According to the survey results, stylists find that hair loss treatments, use of color, volumizing products, and a change in hairstyle are effective means to add lift to fine or thinning hair.
About hair thinning and loss
Nearly 50 million men and 30 million women in the United States experience hair loss and thinning hair. Hair loss and thinning occurs when a person loses more hairs than normal. Typically, people shed 40 to 100 hairs a day. When hair is thinning, the amount shed begins to slowly increase.
Although it has been traditionally considered part of the male's aging process, hair loss affects women too, although somewhat differently. Men typically develop "bald spots" and/or a receding hairline. Women generally experience diffuse thinning over the entire top of the head, which can be difficult to detect.
There are few options available to treat hair loss and thinning. Paul
Mitchell Rogaine Professional For Women is the only FDA-approved treatment for female hair loss that is available exclusively through salons. In a user survey, four in five women reported a slowing or stopping of hair loss. Paul
Mitchell Rogaine Professional For Men is the most advanced medically proven hair regrowth product available without a prescription, regrowing hair or helping to stop hair loss in four out of five men.
discovery for Hair Loss
Gene variant of the androgen
receptor associated with male pattern baldness
Australian researchers have
identified the first gene candidate for male pattern baldness
(MPB). A variant of the androgen receptor (AR) gene was found in
98 percent of young men with premature balding and more than 90
percent of older bald men in the study.
However, the Stu1 gene variant of
the androgen receptor, which was discovered by Stephen Harrap and
colleagues, of the University of Melbourne, in Australia, does not
change the structure of the receptor. The variation is also found
in nearly 77 percent of men who were not bald at the time of the
"It would appear that
tissue-specific abnormalities of the AR are not sufficient per se
to cause baldness," the researchers write in The Journal
of Investigative Dermatology.
The researchers believe that
mutations in or close to AR may play a role in MPB, but the
condition is likely to be caused by several genes of which the AR
is just one.
Androgens are a group of hormones
that direct the growth and development of the male reproductive
system. The most important androgen is testosterone, which is
produced in the testes.
Previous research supports the
finding that the androgen receptor is involved in MPB. The pattern
of hair loss is predominant in men, and absent in castrated men.
Finasteride, a drug that blocks the formation of the androgen DHT,
can reverse baldness. And most important, high levels of the
androgen receptor are found in the frontal and vertex scalp where
balding occurs, while levels are normal on other areas of the
Hair Loss Q & A Article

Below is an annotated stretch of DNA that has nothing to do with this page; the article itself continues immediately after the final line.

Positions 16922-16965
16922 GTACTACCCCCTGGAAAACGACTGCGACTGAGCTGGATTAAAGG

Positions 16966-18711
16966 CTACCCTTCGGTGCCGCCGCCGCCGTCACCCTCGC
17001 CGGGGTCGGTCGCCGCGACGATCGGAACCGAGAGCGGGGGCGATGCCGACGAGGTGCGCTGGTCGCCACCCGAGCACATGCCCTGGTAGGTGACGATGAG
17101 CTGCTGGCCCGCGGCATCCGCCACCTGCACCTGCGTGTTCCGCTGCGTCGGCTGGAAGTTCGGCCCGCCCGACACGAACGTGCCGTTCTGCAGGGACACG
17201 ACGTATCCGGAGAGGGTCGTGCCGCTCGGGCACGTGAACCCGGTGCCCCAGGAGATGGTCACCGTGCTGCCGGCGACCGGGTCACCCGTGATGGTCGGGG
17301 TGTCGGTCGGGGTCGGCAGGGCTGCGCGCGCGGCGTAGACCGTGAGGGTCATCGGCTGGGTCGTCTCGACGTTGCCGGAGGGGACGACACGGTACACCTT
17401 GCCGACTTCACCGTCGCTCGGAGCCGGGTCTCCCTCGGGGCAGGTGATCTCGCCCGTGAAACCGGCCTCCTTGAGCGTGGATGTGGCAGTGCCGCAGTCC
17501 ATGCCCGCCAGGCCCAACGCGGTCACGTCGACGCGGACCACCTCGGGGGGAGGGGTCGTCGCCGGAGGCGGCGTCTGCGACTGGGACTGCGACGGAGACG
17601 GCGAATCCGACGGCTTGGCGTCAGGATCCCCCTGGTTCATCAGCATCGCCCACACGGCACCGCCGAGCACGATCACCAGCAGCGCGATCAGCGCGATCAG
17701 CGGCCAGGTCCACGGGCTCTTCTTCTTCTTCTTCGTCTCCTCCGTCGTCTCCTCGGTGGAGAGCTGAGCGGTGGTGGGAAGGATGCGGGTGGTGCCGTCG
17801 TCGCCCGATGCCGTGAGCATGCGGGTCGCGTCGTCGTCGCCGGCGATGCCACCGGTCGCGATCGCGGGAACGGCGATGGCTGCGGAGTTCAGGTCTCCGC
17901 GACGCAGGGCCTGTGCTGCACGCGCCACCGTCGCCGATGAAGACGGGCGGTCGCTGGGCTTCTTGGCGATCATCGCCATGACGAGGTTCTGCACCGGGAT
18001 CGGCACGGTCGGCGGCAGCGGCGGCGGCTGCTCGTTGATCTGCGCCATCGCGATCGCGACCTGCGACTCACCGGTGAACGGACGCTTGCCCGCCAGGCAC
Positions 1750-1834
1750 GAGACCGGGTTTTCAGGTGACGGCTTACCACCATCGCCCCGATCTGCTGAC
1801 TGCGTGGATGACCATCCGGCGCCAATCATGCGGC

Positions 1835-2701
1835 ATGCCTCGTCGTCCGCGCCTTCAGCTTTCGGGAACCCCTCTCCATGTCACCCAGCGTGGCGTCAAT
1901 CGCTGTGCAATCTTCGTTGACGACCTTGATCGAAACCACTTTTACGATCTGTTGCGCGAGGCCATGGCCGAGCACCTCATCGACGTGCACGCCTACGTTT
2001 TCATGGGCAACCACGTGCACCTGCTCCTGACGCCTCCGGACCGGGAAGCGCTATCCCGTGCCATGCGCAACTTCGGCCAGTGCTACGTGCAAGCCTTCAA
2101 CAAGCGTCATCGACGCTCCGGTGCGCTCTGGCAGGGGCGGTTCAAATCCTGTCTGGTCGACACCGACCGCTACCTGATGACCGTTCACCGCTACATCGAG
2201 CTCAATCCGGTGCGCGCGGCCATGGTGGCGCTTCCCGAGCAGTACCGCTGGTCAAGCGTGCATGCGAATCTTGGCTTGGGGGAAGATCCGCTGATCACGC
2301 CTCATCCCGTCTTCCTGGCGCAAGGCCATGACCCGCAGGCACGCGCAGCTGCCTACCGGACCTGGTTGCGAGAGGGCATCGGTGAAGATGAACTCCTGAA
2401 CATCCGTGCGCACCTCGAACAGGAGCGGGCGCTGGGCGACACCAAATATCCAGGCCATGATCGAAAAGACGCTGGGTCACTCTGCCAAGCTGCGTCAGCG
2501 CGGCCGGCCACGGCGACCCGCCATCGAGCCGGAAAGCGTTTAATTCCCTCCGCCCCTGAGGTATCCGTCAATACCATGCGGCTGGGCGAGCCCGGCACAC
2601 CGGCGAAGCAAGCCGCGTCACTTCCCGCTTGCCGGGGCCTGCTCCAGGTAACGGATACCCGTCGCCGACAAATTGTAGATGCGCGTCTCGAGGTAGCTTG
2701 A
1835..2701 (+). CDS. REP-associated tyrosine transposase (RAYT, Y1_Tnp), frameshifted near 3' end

Gwyneth Paltrow Terrified Of Going Bald
(take it with a grain of salt folks)
PALTROW has started using the hair-growing drug ROGAINE
because she's terrified of going bald, claims American
tabloid THE GLOBE.
Friends of the SLIDING DOORS star have told The Globe
Gwyneth, who has gone from blonde, to brunette, to redhead
and back to blonde in the last few years, is terrified she's
permanently wrecked her hair by too much dyeing. One pal
says, "Gwyneth is really
worried about going bald because she's had her hair treated
and dyed so many times that it has become weak at the roots.
"She gets a lot of roles because of her stunning
looks, so if her hair's coming out, it could hurt her
And friends add the 28-year-old star has been using Rogaine
for women on the set of her latest movie A VIEW FROM THE
TOP, rubbing the solution into her scalp twice a day.
it's not Male Pattern Baldness...
AHair-Raising Question: Can Hair Loss Signal an Underlying Internal Disease?
Unexpected hair loss at any age can be devastating. Society places a high value on personal appearance, and hair is one of a person's most visible features. But while some people may initially view hair loss as a cosmetic problem, it could be a sign of a serious medical condition.
Speaking today at the American Academy of Dermatology's 2001 Annual Meeting in Washington, D.C., dermatologist Amy McMichael, MD, Assistant Professor, Department of Dermatology, Wake Forest University, Winston-Salem, N.C., discussed some of the serious internal diseases as well as diseases with drug side effects that are linked to hair disorders.
Diseases that cause alopecia, or hair loss, and are life threatening include thyroid disease, chemotherapy, HIV/AIDS, lupus erythematosus, and severe illness of any kind.
Hair loss can be a sign of both hyperthyroidism, an overactive thyroid, and hypothyroidism, an underactive thyroid. In hyperthyroidism, scalp hair may be fine and soft with scattered alopecia. In hypothyroidism, head and body hair can become dry and coarse with scattered partial alopecia, madarosis (or loss of the lateral one-third of the eyebrows), or an increased percentage of telogen hairs, or shedding hairs.